• Children using a preventive medication at baseline: We will assess for poorly controlled asthma. Any 1 of the following, during the prior 4 weeks (as defined by parent interview in the waiting room) will determine control:
  • An average of >2 days per week with asthma symptoms
  • >2 days per week with rescue medication use
  • ≥2 nights per month awakened with nighttime symptoms
  • Some limitation of activity
  • ≥2 episodes of asthma during the past year that have required systemic corticosteroids.

Exclusion Criteria:

  • Significant underlying respiratory disease other than asthma (such as cystic fibrosis or chronic lung disease) that could potentially interfere with asthma-related outcome measures.
  • Significant co-morbid conditions (such as moderate to severe developmental delay, i.e. special education classroom or diagnosis) that could preclude participation in an education-based intervention.
  • Inability to speak or understand English (child or parent).
  • Children in foster care or other situations in which consent cannot be obtained from a guardian.
  • Prior enrollment in the study.
  Contacts and Locations
Choosing to participate in a study is an important personal decision. Talk with your doctor and family members or friends about deciding to join a study. To learn more about this study, you or your doctor may contact the study research staff using the Contacts provided below. For general information, see Learn About Clinical Studies.

Please refer to this study by its ClinicalTrials.gov identifier: NCT01514760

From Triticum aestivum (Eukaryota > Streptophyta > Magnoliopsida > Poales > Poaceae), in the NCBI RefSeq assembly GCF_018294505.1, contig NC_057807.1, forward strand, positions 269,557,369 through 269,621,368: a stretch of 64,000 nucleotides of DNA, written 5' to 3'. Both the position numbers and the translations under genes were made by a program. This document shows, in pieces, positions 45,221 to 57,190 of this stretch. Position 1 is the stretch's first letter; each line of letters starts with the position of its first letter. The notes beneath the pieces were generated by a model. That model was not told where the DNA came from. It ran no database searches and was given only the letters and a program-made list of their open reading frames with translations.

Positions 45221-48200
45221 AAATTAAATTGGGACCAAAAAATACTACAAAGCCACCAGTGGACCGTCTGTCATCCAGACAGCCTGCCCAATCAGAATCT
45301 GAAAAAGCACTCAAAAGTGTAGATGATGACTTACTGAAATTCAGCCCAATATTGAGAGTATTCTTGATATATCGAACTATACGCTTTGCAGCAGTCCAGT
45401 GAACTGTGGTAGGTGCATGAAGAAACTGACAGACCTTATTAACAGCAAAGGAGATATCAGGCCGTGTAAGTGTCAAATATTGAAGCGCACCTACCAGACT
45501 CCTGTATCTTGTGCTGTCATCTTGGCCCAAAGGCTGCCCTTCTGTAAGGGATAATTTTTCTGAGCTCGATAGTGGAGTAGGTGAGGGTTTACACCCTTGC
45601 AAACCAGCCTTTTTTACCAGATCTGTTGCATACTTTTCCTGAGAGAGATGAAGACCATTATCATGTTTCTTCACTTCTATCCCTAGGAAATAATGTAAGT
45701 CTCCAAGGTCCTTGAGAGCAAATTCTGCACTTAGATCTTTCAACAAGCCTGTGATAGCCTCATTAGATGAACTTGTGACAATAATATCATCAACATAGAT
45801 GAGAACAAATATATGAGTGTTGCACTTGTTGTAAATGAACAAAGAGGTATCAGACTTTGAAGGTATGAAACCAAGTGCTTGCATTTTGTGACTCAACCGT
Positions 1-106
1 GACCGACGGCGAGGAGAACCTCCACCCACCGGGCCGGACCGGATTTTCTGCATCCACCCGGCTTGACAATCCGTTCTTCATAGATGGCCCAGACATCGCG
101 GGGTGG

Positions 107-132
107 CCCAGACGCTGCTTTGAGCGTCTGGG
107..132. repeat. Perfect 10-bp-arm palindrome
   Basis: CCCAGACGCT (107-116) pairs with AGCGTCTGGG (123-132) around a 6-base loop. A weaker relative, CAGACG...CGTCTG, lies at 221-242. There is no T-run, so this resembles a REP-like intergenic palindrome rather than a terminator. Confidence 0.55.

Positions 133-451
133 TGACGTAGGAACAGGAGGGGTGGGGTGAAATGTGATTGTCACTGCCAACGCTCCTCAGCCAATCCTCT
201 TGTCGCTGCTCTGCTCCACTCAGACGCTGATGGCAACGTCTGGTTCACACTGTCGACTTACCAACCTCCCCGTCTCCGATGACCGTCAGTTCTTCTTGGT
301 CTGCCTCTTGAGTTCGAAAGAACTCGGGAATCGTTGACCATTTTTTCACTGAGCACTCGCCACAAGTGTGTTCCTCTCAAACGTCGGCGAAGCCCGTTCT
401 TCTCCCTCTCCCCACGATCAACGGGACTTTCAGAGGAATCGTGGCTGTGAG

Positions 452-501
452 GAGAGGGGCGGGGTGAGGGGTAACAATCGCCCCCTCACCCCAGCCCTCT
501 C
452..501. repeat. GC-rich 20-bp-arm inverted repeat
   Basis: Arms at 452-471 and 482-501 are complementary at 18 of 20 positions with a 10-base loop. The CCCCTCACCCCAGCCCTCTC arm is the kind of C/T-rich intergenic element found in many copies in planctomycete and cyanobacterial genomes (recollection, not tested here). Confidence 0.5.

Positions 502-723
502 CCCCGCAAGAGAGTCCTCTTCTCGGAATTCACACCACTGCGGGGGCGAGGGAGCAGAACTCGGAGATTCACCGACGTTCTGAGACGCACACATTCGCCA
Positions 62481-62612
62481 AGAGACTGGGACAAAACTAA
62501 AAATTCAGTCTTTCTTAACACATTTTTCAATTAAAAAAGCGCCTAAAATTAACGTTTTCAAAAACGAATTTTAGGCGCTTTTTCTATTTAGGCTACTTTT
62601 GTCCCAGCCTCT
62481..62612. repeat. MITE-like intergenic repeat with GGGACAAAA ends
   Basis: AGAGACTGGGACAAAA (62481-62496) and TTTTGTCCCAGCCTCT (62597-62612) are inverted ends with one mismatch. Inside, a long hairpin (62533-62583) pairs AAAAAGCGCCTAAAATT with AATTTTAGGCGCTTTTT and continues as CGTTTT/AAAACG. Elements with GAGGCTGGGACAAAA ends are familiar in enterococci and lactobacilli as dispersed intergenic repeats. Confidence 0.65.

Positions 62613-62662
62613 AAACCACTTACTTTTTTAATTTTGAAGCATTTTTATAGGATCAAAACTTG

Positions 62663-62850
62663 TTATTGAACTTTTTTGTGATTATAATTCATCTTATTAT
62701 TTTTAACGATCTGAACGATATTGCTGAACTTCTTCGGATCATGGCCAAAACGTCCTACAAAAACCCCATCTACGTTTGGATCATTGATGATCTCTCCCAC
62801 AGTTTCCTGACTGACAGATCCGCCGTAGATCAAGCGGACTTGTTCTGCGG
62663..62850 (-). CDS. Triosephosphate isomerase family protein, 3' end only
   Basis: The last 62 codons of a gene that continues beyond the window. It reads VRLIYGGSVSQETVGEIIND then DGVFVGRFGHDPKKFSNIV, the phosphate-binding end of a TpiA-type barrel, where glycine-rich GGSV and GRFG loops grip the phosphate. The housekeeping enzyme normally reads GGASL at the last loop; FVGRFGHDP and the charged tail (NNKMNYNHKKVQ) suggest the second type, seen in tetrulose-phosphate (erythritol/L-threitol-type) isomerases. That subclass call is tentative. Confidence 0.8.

Locations
United States, Arkansas
Arkansas Children's Hospital Research Institute
Little Rock, Arkansas, United States, 72202
Sponsors and Collaborators
Arkansas Children's Hospital Research Institute
University of Arkansas
Investigators
Principal Investigator: Tamara T. Perry, M.D. University of Arkansas
  More Information

Publications:

Responsible Party: Arkansas Children's Hospital Research Institute
ClinicalTrials.gov Identifier: NCT01514760     History of Changes
Other Study ID Numbers: 133343
Study First Received: January 18, 2012
Last Updated: March 27, 2013
Health Authority: United States: Institutional Review Board

Keywords provided by Arkansas Children's Hospital Research Institute:
Adolescents
Mobile based applications
Asthma action plan
Self Efficacy

Additional relevant MeSH terms:
Asthma
Bronchial Diseases
Respiratory Tract Diseases
Lung Diseases, Obstructive
Lung Diseases
Respiratory Hypersensitivity
Hypersensitivity, Immediate
Hypersensitivity
Immune System Diseases

ClinicalTrials.gov processed this record on July 22, 2014